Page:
t , - 4 4, ...- First Asalstant State's Attorney Frank Johnoton. who is conducting the prosecution of " Big Polly " Kramer. " Little Polly " Kramer. " Pinkie " Fen.. and AleX Brody for robbing the Washington Park National bank. has promieed to reveal today the one piece et evidence which be calculates will explode the " trainee p theory of the defense. The state S " one best bet " te the confession of " lAttle Polly " Kramer. In which the young bank robber is said to have made edmias.ons as complete as those of Eddie Mack. and to have forgotten to set forth at that time any reference Cr mention of anything to indicate that Eddie Mack had " framed " the robbery' with the police for the purpose of capturing the four defendants. Charge Third Degree. Against this damaging evidence if the court permits its admissibility, the dezense w ill set up the claim that the statement from " Little Polly ".was obtained only after the priaoner had been subjected to a brutal third degree. in which he wee knocked down several time by policemen twice his size. Attorney Alexander H. I leyma ft. representing the defendants, bitterly crosaexamined the state 's witneesea yesterday aod claimed at the end of the day to have establiahed one more point in eupport of the " frame-up " theorynamely: that the automatic ?inkling door of the teller's cage at the bank had been fixed open on the day of the robbery. contrary to the custom, which was to keep it closed and locked from the inside. Itepeat Their Stories. Garland Stahl, vice president of the NVashington I'ark National bank, and former manager of the Boston Red Sox baseball team. and other officers and empioyés of the bank took the stand during the day and repeated the story of w hat they saw as they stood with hands above their heads while Mack and his companions took 115.000 out of the teller's cage. " Did you know of any plot to rob the bank? " was the question that Mr. Johnston directed to all of the witnesses. They all denied knowledge of such a plot or of any evidence to indicate that the holdup had been arranged by either the bank officiais or the police. Cafe Owner Testifies. Harry Kavanaugh, a director of the bank and the proprietor of Bevel al cafés which Mack admitted he frequented, testified to being present at the detective bureau when Mrs. Julius Friedman gave the pollee Information which resulted In the location of the defendanta end the raid on their fiat. On cross-examination Mr. Kavanaugh said that he had known Lieut. Tom Sheehan for fifteen years. and oleo knew Eddie Mack. but had never seen the two of them together. either in the cafés or elsewhere. Jeseph Schwarz, a chauffeur, testified to seeing the bandit car sktd at the corner of Sixtieth and South Park avenue, but declared that he had seen no man leave the car and enter the par.c. It has been indicated in the questione of the defense that it will contend that Mack left the car at this point with the missing 11.500 instead of at Fifty-eighth street and Calumet avenues as he has since sworn. Teller Identifies Money. Bay Delassus. paying teller of the bank. testified about the metal door of the teller's cage, which had been left open on the morning of the robbery. He also Identified part of the recovered money as Im-,,,,w.....,11,MMIMINNmavang fm, ii U 12 'LITTLE POLLY'S' CONFESSION TO KILL RAMP? State Believes Bank Robber's Story Will Explode Theory of Defense, IMMMMMM11.1EL, BURGLING Finally Will Get You in the Hands of the Police, This Girl Finds Out. :115. s Clara Wall For two years 10 year old Clara Hall has searched in vain for " Mrs. Andrews." her quest has been temporarily halted by the Shakspeare avenue police. Yesterday the girl sat in the station and surveyed the "4 souvenirs" which ahe had picked up in her " hunt." It had required the scrvices of a good sized wagon to cart the " souvenirs " to the Elation. They comprised for the most part wearing apparel and linen. Tw,enty-live women passed before the display and picked out here and there a familiar ekirt. a waist. set of furs, or some bit of lace or ribbon. Clara's brother. Charles. who is three years her senior, also is under arrest. They were taken Into custody at 2153 Clybourn avenue. " Most of this junk we picked up in the last three months." Clara explained. I guess WP robbed about thirty houses in that time. But we've been stealing for two years. Whenever a woman would come In while I was in the fiat I would tell her I was, looking for Mrs. Andrews." that which was stolen from the bank. The bills were In denominations ranging from one hundred to five. and many were new bank notes which the bank had just received from Washington. The trial will resume this morning with a continuation of the cross-examination of Joseph P. Lavin. assistant paying teller of the bank, who denied that he was related to Pollee Capt. P. J. Lavin. After refusing to tell where he worked before obtaining his position In the bank. Lavin. under the order of the court, said he had worked in the county recorder's office. "BOMB" IN NATION'S CAPITOL PROVES TO BE $5,000 IN CASH Seedy Looking Man Said He Thought Checkroom Was Good Place to Leave It. , Washington. D. C. Feb. fi4. Special.1 A seedy looking man yesterday entered the senate door of the capitol with a, suspicious lookirg bundle under hie arm. The capitol policeman. who feared he might be carrying a bomb, asked if he would not check his bundle. He did so. When closing time came the bundle remained. The checkman carried it to the office of Elliott Woods, superintendent of the building. The package was opened and $5,000 in bright new !Ives. tens, and twenties appeared. This morning the owner reappeared. " After I saw the sights yesterday," he paid, " I went to my hotel and forgot all about it I knew it would be safe in your keeping over night, though. safer than In mine. probably. so I didn't worry-" THE RECORDS REVEAL SECRET TALE OF CONDICT AMOURS Broker's Mother, Since Dead; Testified to Intrigue with Married Woman. CHICAGO DAILY TRIBUNE: FRIDAY. FEBRUAITY 25. 1916. Th- long hidden inside story of the " other woman " in the marital affairs of Wallace R. Cendict, real estate broker, and his former wife, described as " the best dreesed woman in Evanston." came to light yesterday in procedings before Judge Heard of Freeport. Court records never before made public turned a flood of light on Mr. Condict's career es a Lotha rio. Among other things the testimony indicated: That before Mrs. Condlet's divorce action the broker had been sued for alienation of the affections of the " other woman, Mn. Luelle Kaplan-sky. That Condict was compelled to mettle this suit by the payment of $15,000, almost a third of the property be bad inherited !TOM his father. - That Condict's mother. believing he was eager to reform. aided him in concealing the alienation suit from his wife and destroyed letters which she had dlecovered indicating the existence of affairs with several other n. That, notwithstanding his mother's attitude, Condict and Mrs. Kaplansky made an agreement by which the broker was to get rid of his wife and the woman of her husband. after which the two were to be married. Viat after Condiet paid the $1,5000 his love grew cold and the "other woman." after a year of waiting. Waa compelled to return to her husband ar.d children and seek forgiveness. Settlement Arranged. Judge Heard, in the proceedings of the day, wound up the long drawn out divorce case by ordering Condict to pay his former wife ;1,000. which she claimed was due her for alimony. Although 14 year old Catherine Condict had been given Into the custody of both parents in alternation. Mrs. Condict has agreed to make no further effort to win the child, from her father, with whom she la now living. The " other woman," Mrs. Lucile Kaplansky. is the wife of a NI ruggi st in Michigan City. Ind., and is said to be a woman of remarkable beauty. According to the testimony of Condict's mother, who has since died, the affair began, while Mrs. Condict was visiting friends in New York. During the time that the broker was taking Mrs. Kaplansky on automobile trips about the country he went to his mother andbegged her to take his wife and daughter off his hands so that he might be freea request which she indignantly refused. Proposed Elopement. The alienation suit came after Condict had persuaded Mrs. Kaplansky to leave her husband and children and go to California to await the broker's separation from his wife. Condict made an unsuccessful attempt to keep knowledge of the suit from his mother by taking away her newspapers and afterward insisted it was a real estate dispute. The elder Mrs. Condiet, however. learned the true state of affairs and helped her son conceal them from his wife. 'Then. when she found he had no intention of " reforming," she went to the aid of her daughter-in-law, who had learned of the Kaplansky affair by accident. Mrs. Condict was granted a divorce In May. 1914. Since then there have been frequent airings of Condict's finally successful attempt to get the custody of his daughter. Mrs. Condict charging that he had " bribed " the child away from her mother with automobile and motor boat rides, billiard parties. and a continuous round of like diversions. 'gut: 4 , ) IIIIIIvi , rt' 0 .t'e ' 4 .; -) k .7) 11 11 ii, Celebrated s Paur 3 Dining ,t;., Service !i 14 Q flOiltriT:r0771-4.--),1 co oeo 61,024re"sug , 3 1 - lu t wolawfowsmol,11,,t,iMrma,' "Longer Higher Wider" Berths ertii !,Q 4 Jr ,Itsse-e-- . , 1111 NA . L& .',,-,i, , 1 reor, -r , N t , ;17Z jg - Ct0- t of lot 4 , , I 11 u , s. 1:o.) 2 cA - , 42 t2 k;'L, ,; 14 1 Observation Can'. Last voord in 'ic17 Luxury-Providing , Equipment- 4o Illiihceif '' K.,.......e.,,, 2,,1 7 4 11 ',- - ' via-A - It ... mos , ,ry7rworZ. the only solid all-steel transcontinental trainover the shortest routethe only railway operating over its own line all the way. is equipped with "St. Paul" owned carsand manned by "St. Paul" employees. --the world famous "St. Paul" standard of service prevails for the entire trip. leaves Chicago daily at 10:15 p. m., arrives Spokane 7:50 a. m., Seattle 8:00 p. m., acoma 9:30 p. m., the third day, via the , between ChicagoSpokaneSeattletacoma Chicago,Milwaukee & St. Paul Ity. 11. The Columbian." another all-steel train, leaves Chicago daily at 8:30 a. ' Descriptive literature and complete information on request. Tkketait 53 W. Adams Street. Marquette Bldg. (Tel. Harrison 6162. Automatic 680-326) and Union Passenger Station CEO. 0. HAYNES. General Pimsenter Agent. CHICAGO 0 r 1,7::;,4 ,,, ,1- . ,f0, ti , ,7 .., FINDS FACING 1 ENRIGHT TRAVELS "BEAT" Lel rAn cmcn fe)T, WITH NEGRO PATROLMAN I v--11.05Namba 14,0"mmi --0 wh- -.Rem .11,TORLD TOO HARD ief Healey and Capt O Brien Are n 1 a Ch. ' "Pained" That Detective Ser- ril - -- .. - .,. geant's Assignment Causes Talk. 11 st an ifilZfi oto Ili Fourteen Year Old Boy Gives Up Fight and Kills Self. ALWAYS IN TROUBLE. Harold Cu Ills started out. in life under an unlucky star. He was born on a Friday. the thirteenth. a little more than fourteen years ago. The first misfortune came when his father left home and did not return. after a quarrel with Harold's mother. From that time on ill luck seemed to follow him. He was caught every time he attempted to " play hookey " from school and every time a ball was batted through a window Harold happened to be the one holding the bat. Whenever a policeman stole upon a crowd of boys who had built a bonfire in the vacant lot Harold happened to be the nearest one to the policeman's grasp. Always in Trouble. Then his mother married aTain. and it happened to be to a man whJ did not approve of Harold. Ey this time Harold was 10 years old. One day he found a book. It was " Facing the World," written by Horatio Alger. The hero in the book was a boy who ran away from home to escape the persecution of a stepfather. Harold emulated the hero and ran away. His stepfather refused to allow h!ta to return. so Harold'a mother rented a room for him and gave him a little monty each week. Then Be Was Fired. The boy got a job as a, messenger on the board of trade and made just enough for car fare and room rent in the basement at 613..S University avenue. Wednesday he was fired. Yesterday morning he waft found dead mi his basement room. The gas jet was open and beside the boy'a body lay the book " Fazing the World." A coroner's jury ,brought in a verdict of suicide. The boys mother. Mrs. George Dads of 6044 Biscastone avenue, testified and took charge of the body. MRS. MARGARET S. RICE DIES IN RIVERSIDE. Death Ends Her Strange Companionship in the Love of Her Dogs and Horses. The strange life of Mrs. Margaret Sherman Rice. who withdrew almost wholly from her kind to find companionship in the love of dogs and horses, is ended. She died Wedensday at her pretty borne in Riverside. Her son. Burton Rice of Chicago. and a woman housekeeper were the only persons at ber bedside when deali came. Mrs. Rice was wealthy and her borne was furnished with rare works of art. painting. and odd bits of furniture. in the collection of which she found her only pleasure except the care of her dogs and horses. She was the daughter of the late John A.. Sherman, former proprietor of the Tremont, Grand Pacific, and Sherman hotels: Mrs. Rice was born in the original Sherman house April 27, 1865. She is survived by her husband. Myron Rice, a New York theatrical producer. from whom she was separated: a son., Burton Rice. and two brothers, Wallace of Chicago and Lewis of Allentown. Pa. d The men's shop, second floor Styleplus spring suits I for men and young men are here exclusively in Chicago and every one defining style perfection, and the utmost in value at $17. Istriped you WI 1 fOr " 01 $17. Boys' '17 In the face of market conditions materially increasing the cost of clothes m a king, the Style-plus line, more than ever, looms supreme in its being still far "superior to its price." Smart, 11 e StYlephIS in d els, new fabrics, andvery importantneve striped patterns you will "vote for" on sight. $17. Second floor. h Both Chief Healey and Capt. William P. O'Brien of the Cottage Grove avenue polite station were pained and surprised to learn yesterday that there was comment on the fact that Detective Sergt. P. Enright has been assigned to travel a beat 'A Ith a Negro patrolman. It was suggested that there was some political v ire pulling to punish Enright for his activities on Chief Healey's gambling squad. But the chief was hurt that such an inference should gain currency. " When Enright was sent here from the chiefs thee," said O'Brien, " there was no par tner for him. The hardest work is in the black belt.' and Patrolman Stott was the only available partner.". Enright preferred to say nothing: 'when he was reached at his home last night. He has been on leave of absence, owing to the death of his son and the illness of Mrs. Enright. " I traveled with him for five or six nights." said the detective sergeant. " But there is nothing for me to say. I only obey orders." EDUCATOR POST FOR SHOOP. Superintendent of Chicago Schools Named President of Department of Superintendence. Detroit, Mich., Feb.24.The department of superintendence of the National Education association, in annual convention today, decided upon Kansas City. Mo.. for its 1917 convention knd elected as its president John D. Shoop, city supenintendent of scllools of Chicago. The various other educational associations which are affiliated with the department and which have met or are meeting here this week, will also gather at Kansas City. Just Published The Side of the Angels by BASIL KING '5.;c Of what nature is love? This is the big question which underlies this new novel by the author of "The Inner Shrine." Is it a hearth-fire or a devouring flame? Like the other books by this writer, " The Side of the Angels " is filled with characters so real -we feel we have actually known them. $1.35 net. HARPER & BROTHERS Established 1817 , , new norfolk suits two pairs of trousers 75 blue serge or mixtures Boys' blousis of striped madras and percales; guaranteed fast colors; collar attacked: ag. turned cuffs:, sizes 6 to 16t about tall price J.' C Second floor. 1 1 I featuring r- - 1 At , Il8-sonEkilsaBRosó DISTINCTIVE STYLES IN reto Skirts for Spring N." 4bor specially very attractive models from our medium priced lines. $16.75 t kr TAFFETA SKIRT black, blue, brown comoct4g0P-ii $25 to $35 'Silk-Lined Spring Overcoats Make it a point to see the attractive Silk-Lined Spring Overcoats in the advance sale at $16.75. 17 to 25 No. State St., Through to Wabash Ave. The zennual Iltmm4v111.Elip4ta,M,.Pa3 TAFFETA SKIRTS, $5.50 to $27.50, a complete line of smart Taffeta Skirts in black, blue, brown and light gray, also plaids and stripes in the new shades. Fourth Floor OLILLIA wor 41;6110111,"11664911.1:14.3 4441160.1Pnisomer1149.1N THE Eileritrry C. Lyttorrli Sons N. E. Corner State and Jackson lue Serge Sale Odd Lots of This Season's TIL, $25 and $30 Suits Though market conditions place a premium on fast dye blue serge suits, we have sharply ,reduced the prices of all incomplete lines remaining from the past season. It is essential to our policy that broken size lots be disposed of before a new season is formally opened. Therefore this special clearance of our finest $25 and $30 blue serge suits at $18.75. - Second Floor. Hos - iery section, iirst floor 000 pairs of "Onyx" hosiery fully one-third underprice Women's Onyx" hose --filber 511L, ilk-lisle. lisle-and-cotton plain or fancy; foreign lisle and lace openwork hose; all sizes and large variety;- 33c The Skirt illustrated to the left is made of a very fine quality poplin, showing the panier effect on either side. It is trimmed with silk braid, top of panel finished with buttons of self-material. Black and navy blue. It is an unusual value at sP The attractive model in the center is a combination of serge and taffeta, the taffeta forming the side panels and shirred in an attractive manner, forming pockets. This skirt has an in dividuality of its $8 50 own. Price The other model, made of poplin, is a plain, practical skirt, panel effect front and back, trimmed in front with buttons of self-material. $5 00 Special at Extra sizes $6.50 and $10.00. (Many silk-lined) 18075 I a fortunate purchase made possiMe through the reorganization of the famous New York house of Lord Taylor, exclusive distributors of 1bOnyx" hose. , Men's "Onyx" hose , syt s --variety of thread silk h t oseplain. ancy A and drop-stitch effects; black and assort. :1 ment of colors; at 33c First bor. ill'- 1T Misses' plain and ribbed lisle hose, cotton hose and al-lisle hose; a considerable variety of styles and goo(' range of sizes; at 25c. Extra space and extra salespeopleto facilitate quick selection. ADVERTISE IN THE TRIBUNE. SUBSCRIBE FOR THE TRIBUNE ADVERTISE IN THE TRIPOE -1 I (6 ar- t 14 t t I I L 11 11 '1: '1 a II 111 al tc at el e r le o. I to to ot Pt Tn to, Z a bdora pa 2 ,, El Is' ? )1 5 p !, n g 1 P i medium trated to the 1 rery fine qua!, pg the panier side. It is braid, top of :h buttons of Lac and navy L-. $5.00 model in the ation of serge &Feta forming nd shirred in lner, forming irt has an in- . 'S S8 50 $ let, made of practical skirt, it and back, with buttons . $5.00 1 o in .00. 0 ti L'Ut? ;)0Nt vuaa nr shades. t d k$ h Skirts Floor DEIS $ e Sale 'a Season's ,n Suits 11, !d) , 75 II n .arket g e a pre- n a blue serge a Larply re-all incom- - g fromthe ssential to size lots be a ew season is al lerefore this A Lt- finest $25 tc al ts at $18.75. el bi al I ai , 1 hosiery( r, rice r' r . nizat;on of the l' distributors of t-, -, r , ' t'u 4 l'-' , -, . I db---, , I 1 ft A, --44----;---------,t,' 4 1 t v0:4) F -, 4,-,, iv , it9: . es4; ti; 1 ti 1 K.- Is g i N. 1 --- I .....o...- I .... 11 E u Ns I 1 1 r, - 17 to 25 No. State St., Through to Wabash Ave. , 15AI , , ,..,. ., . e s 4 :, r-- 7 r9-g-?0 t11 ,:k....::: P IKe'fl .t, itl, 1 ".7 4 ) t,, illf.:1-1 .--i.----'(P--- Or-"VA i , ! 11 11,--1 1 .;,,,,;---) , 411,,: :. t.,k, 4 .,.. ; , 0 t t I .,.. 471 ( : - 4 . ri - ; 1 ;Ili , -7 II kil , 41 10 I i ! '1 i I i i' d (;4k . I If ;als ... - a late we mei we nave I I Spring Overcoats $25 - a t or of actually known I , rman them. $16.75 A , , 5ber- vived . $1.35 net. '4S Y...;;11 York Make it a point to see ,LJ-7 - wo ' HARPER & BROTHERS the attractive Silk- ) Viff t t" ,ewla Established 1817 Lined Spring Over- . t, 11111 coats in the advance t41;, sale at $16.75. '1'. ; al 1 Thot , . .-ctrote , ers NI s .g'-'11 1 - Tr, r , mium or - r;:p..- I;) ...-'444.1'1-1171A conditi shop. SCCOnd floor ;; 1 ' . Sults, W i 4 il duced th spring' sults A i a t.,-P -;, plete lin4 i . A,- A I 1 --J 1 12;tp 0,2r62 k Pe - I) I. - 11 011- 1'4 t If7 - our policy that broken size lots be . ;ki.::,i--- r.---.--.,.'..2--. . ,..s. 1 iitii:,-,-.v.,,,,,,fie ,007, 11 0. i formally of 0 bp eenfoerde. a Therefore esf oe raes onthisis s ecial clearance of our finest $25 ---,v . P 1: -. and $30 blue serge suits at $1.8.75. sr v ifolo - Second Floor. -1 . I a ; t: - 414:e. :i lig:''.:":::::::.: 17:1N::?".;f ';:t5' .:t: '413 ...11 fl.....1 P47!".' :.;':Ni:;M: i .... JpA,,v .i',. ;,t.i, ,t,:..,4...:,ia,,:.!,..4.:,$:,..i , 1:,,,..-,:q 22:t.-1, ::m:::,?,,:,:, i ononomm. t:'.4,4',,,.:S? :,; ,1,,,i;::1;kii,, 4.1.0:' .ii;:i:X.;) t't.tii:4.ti?ii!ri 4, '.1.K..fria'''''f ' . .. ' 111.... :;: , ,,...4.:4,,; , a1 r 1 101 , I );Viartd 10 rkt, ' 1 ---:. , -t,:,(.,.,;,,, ...,..., - ..., ,...,,,, .(12,.,,$,,,. f -...-:-.!., sy c , Le! , .:..a....i ::,..::,,,,:.,7 .,,,:.:,:::,,w4:,;,4 ti,i4,74.14 ;::i.::;.:1:;.z. ., k LitLei -'( , , . .:.,i::.,..k ,.,!:qi .,::. 1 Hosiery section, first floor i - .i,V.. Y.1 I 12;P:iii:!-;Z:1 g 1 I t::.. :ts0.-.. 1111 1 I I ......:;;,' .''.. IS.T,l'--: ti c rx IN Ili . I .-. . .-C 16 elk lig 1 A,. 1 A" Av,"---- if2-.:;:.,, ,ii:. '''''''':'-': - 4 ' - 0:::':.i,:44, It ClallOUL ,..e. ' ' it : :i: 11 I .....,441,.,,.. 4001471.. , ,, : -:: ., . it:, l ' v,,A,,,,s1, .-,. i --ful y oneI ., --.:. : i I. ,-ti:.;,A.: i- N : , 1 1) . 0 , - --:: .''''.. '''. ':: : .'::-::: 1:!' " 1 111 a fortunate purchase made pos ti; , ki: :.:: .i4 V- 1 ) famous New York house of Lol ,:i4f. :,, ..0i 1. 1 : : 5 ,?..::-: . 1 P i k 1 fz :;::1 b 0 nYX hose. - I - . ?,':i 5.; -asted" , V,i i 1.,...-....- , 7 . , 4 lAt , t . W on 4 !:?A: 1 1,',1 l'.: - , - 1 -3:.;;. iv ....-1,; -c::1 ,::r - ' - -,- ---,- t --filber ein , -2,,,.-, , s :,,,i,, ,,,, , -------- plain or fan( I '' : .,. ,,,,,.I.,. . , r--,,,n A; : ' 1 ,.:';, :- -- -: - 1-- ' 1.110 . . ......... , ; , I b ,, t. work h013 CI - - - 1 I - .....:41'11k '. ,.?09,1 i .: ' ''S ',::. :..::..: 1. - .. : . a 1 . - 1 lielli ,-,,,-,-2 II, ,:!,,, : ....,..; MC . , . 1 ;--ii -,-vartety of v norfolk suits ancl clrop-st: merit of colc , ot trousers 6.7 5 ,.. -, or mixtures 111111,- '''''' N,...............,.... Misses' pis lisle hose I r a strapect madras and percales; 9 I sizes; at lora; collar attacked; 4. g. 10 Extra space tts lAt git-,-.e.r 11 c .4,-e-- lil ifii C . . 4 , , . . . - . C , .. ,, - 0 ' . , .-'''"-;',.-''')k.c., ', ,-...-:. :-.: '' - ) -.1",-), :-,4 ,;;'"i -9,c,IT, ' ,.. ' ' : : - , :- ' -t AttCrk- ' i'eti''..44- 7. .:':' . . . . . , - -, ,:: .. i.":. :-:: ": ' '': ' t -: I:::- : .' ::,10,s-iit,asip,E-:' ::: . , .- ,- i .... ,. : :: - : : :::. -:: t.. , ,, impit:t.. . 1 .,:' ::: : ' .--: o! i ',. ';''. '-;:;;-;1-t ..--,-.'':; ........'..-: - ,;;-- )-4'-'" :.;......m01071 .1( :.--.:,...,,,..,,.:::,:-,,....,,-.:,1 vt.,-- ..- 'or- .,,,., . :.: :.::::.:: ....:.::::., ,e .:,;:.,i',,,t,....-,,,,, . . -'; '',,,,,.!)..,..::,.',:;::::.;..:,::.:.::::::: 1 ' "' , It :: '.: :' ::.::- ": t ,,, ' i'.':,::':'''-:::.:..'.':. :,'.1-,....:1 .-4 '', -;:..::;.... : .k., I tti., 1 iv.. ,,,,,..,,,, :,,; I 1 , 1 ' , I ; , 4 t ; t , , 0 ; 4 4 , . , , 7 . , ti. , t t . ,. , I 1 ' t t 4 4 4 '4 , ; t 1 ; A 1 '' 4 ' 1 ; t i , I ' I 1 ,I, , 1 t ; , z , , , ' , t 4 , 4 , . t , , t , t , t r , -1, ,. ) , .:'';;,,.',, ,',4- - 4 t, - '-' ' r.) . 4 . , 4 a'. '' ..f. fr.' ." )1 11 i q'1' ,., ):- 01'1111 k. :',, J ,, fm,:,ini of, Jo, rot -i t pef: 1 I...W..1 11 ' ',,:1 7 L ,rot""q.i''':1 1 1 . 44--Ir i'4.. '1 I, y 4 .6 ..r...1 f. , , z. e-, 'ir (2- 5 ! i 4. .,',..0 I 1,0 f . r'r r ,,,- ir A ,- f i , '') r! , 9 top '710104: 424 - P',' i .',.)' '''i ilt. ' Celebrated l 1 -St INat e i ; I , , , , 1 I . t , . - y 1 52'N', W), , La ----, II , 7 I , e , ALA ,(e4 t i , : 1. , ,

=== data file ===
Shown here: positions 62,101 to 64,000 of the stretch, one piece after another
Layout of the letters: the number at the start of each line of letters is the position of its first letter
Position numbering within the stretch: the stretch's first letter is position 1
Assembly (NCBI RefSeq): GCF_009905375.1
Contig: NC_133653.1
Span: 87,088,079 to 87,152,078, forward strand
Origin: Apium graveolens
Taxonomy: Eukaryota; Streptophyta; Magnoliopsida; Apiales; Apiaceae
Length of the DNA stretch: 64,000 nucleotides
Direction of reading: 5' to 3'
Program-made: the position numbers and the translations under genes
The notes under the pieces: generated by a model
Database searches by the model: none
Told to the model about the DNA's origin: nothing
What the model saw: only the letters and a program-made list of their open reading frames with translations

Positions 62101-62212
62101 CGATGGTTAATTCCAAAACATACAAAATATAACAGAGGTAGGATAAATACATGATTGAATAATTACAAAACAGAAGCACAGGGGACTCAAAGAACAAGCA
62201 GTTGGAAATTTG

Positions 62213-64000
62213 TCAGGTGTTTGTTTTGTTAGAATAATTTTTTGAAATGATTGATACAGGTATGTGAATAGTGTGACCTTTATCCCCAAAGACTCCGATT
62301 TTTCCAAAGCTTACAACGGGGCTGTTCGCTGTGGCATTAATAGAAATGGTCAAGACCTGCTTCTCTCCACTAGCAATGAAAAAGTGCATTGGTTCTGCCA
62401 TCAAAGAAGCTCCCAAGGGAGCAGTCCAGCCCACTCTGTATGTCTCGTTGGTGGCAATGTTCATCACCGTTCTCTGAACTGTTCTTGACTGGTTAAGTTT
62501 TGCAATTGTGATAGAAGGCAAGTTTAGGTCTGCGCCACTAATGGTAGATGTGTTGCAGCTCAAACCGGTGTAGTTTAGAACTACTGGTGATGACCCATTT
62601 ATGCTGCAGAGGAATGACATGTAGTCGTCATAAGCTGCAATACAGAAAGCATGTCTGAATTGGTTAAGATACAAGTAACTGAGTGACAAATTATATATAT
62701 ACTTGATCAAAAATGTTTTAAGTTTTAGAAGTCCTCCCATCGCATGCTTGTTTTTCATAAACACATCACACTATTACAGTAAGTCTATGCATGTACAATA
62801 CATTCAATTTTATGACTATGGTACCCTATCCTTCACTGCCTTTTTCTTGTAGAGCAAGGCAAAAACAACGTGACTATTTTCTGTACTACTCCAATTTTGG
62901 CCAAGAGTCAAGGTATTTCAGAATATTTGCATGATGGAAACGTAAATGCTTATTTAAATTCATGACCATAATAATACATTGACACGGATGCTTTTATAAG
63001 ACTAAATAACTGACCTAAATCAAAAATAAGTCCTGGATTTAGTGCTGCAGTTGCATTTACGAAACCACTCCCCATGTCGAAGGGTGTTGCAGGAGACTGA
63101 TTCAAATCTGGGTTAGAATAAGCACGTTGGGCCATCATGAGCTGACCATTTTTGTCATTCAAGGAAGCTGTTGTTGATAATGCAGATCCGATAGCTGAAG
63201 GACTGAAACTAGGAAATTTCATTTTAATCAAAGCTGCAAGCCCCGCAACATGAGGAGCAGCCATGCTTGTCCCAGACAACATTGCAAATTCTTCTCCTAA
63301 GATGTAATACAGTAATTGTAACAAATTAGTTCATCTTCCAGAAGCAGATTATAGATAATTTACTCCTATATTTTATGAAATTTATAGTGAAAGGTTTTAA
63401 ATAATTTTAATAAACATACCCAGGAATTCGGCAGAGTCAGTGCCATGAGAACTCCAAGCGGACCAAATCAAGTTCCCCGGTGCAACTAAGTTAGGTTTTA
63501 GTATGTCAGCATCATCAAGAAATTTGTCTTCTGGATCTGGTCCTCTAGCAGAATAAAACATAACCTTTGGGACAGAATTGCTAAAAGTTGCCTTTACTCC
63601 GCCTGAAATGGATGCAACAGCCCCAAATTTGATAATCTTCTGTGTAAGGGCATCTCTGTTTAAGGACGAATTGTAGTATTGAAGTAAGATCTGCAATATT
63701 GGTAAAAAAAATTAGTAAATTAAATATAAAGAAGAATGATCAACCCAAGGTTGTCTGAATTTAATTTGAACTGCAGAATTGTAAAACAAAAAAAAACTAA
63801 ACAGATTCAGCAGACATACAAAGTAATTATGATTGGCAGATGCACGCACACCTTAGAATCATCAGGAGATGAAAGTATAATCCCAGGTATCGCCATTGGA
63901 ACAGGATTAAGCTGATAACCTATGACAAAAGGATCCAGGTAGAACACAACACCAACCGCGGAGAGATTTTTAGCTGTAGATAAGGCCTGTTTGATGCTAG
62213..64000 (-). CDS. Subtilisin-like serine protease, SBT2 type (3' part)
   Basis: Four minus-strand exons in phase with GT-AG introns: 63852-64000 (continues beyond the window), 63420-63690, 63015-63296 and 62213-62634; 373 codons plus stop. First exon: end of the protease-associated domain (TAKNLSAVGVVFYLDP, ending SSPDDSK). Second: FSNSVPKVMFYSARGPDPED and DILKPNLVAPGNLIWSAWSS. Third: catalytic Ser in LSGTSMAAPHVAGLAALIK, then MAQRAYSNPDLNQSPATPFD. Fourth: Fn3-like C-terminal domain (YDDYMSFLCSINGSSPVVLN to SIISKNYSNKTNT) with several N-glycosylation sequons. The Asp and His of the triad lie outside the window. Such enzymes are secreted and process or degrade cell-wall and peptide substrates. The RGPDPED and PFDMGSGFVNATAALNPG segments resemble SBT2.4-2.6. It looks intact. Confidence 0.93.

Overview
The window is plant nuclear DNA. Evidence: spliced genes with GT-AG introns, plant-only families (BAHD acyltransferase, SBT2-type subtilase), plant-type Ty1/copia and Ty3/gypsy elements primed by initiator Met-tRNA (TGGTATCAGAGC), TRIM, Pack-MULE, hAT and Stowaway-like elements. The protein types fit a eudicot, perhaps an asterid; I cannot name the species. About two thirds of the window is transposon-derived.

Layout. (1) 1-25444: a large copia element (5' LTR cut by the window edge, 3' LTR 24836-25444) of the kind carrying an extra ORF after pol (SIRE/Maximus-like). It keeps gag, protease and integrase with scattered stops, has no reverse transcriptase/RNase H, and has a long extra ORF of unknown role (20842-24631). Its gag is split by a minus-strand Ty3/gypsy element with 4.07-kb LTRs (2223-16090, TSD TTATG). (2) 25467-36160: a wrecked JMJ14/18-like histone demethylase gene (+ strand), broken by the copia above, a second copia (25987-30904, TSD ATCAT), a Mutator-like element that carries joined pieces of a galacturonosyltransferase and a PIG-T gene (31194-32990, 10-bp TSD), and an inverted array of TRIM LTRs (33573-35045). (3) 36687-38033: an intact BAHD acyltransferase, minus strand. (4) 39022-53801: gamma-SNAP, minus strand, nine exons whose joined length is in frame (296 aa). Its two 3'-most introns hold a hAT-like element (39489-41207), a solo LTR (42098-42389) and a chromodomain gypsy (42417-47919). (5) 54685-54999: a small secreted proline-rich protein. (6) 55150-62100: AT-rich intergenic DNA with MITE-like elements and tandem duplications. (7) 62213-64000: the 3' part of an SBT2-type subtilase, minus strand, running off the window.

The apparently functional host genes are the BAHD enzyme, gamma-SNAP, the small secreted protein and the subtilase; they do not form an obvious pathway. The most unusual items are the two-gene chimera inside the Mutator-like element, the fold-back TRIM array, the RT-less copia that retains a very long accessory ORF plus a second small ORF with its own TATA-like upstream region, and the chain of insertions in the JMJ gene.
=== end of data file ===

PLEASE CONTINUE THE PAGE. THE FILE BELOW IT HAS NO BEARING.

What members have found on this page

Get access to

  • The largest online newspaper archive
  • 16,400+ newspapers from the 1700s–2000s
  • Millions of additional pages added every month

Try it free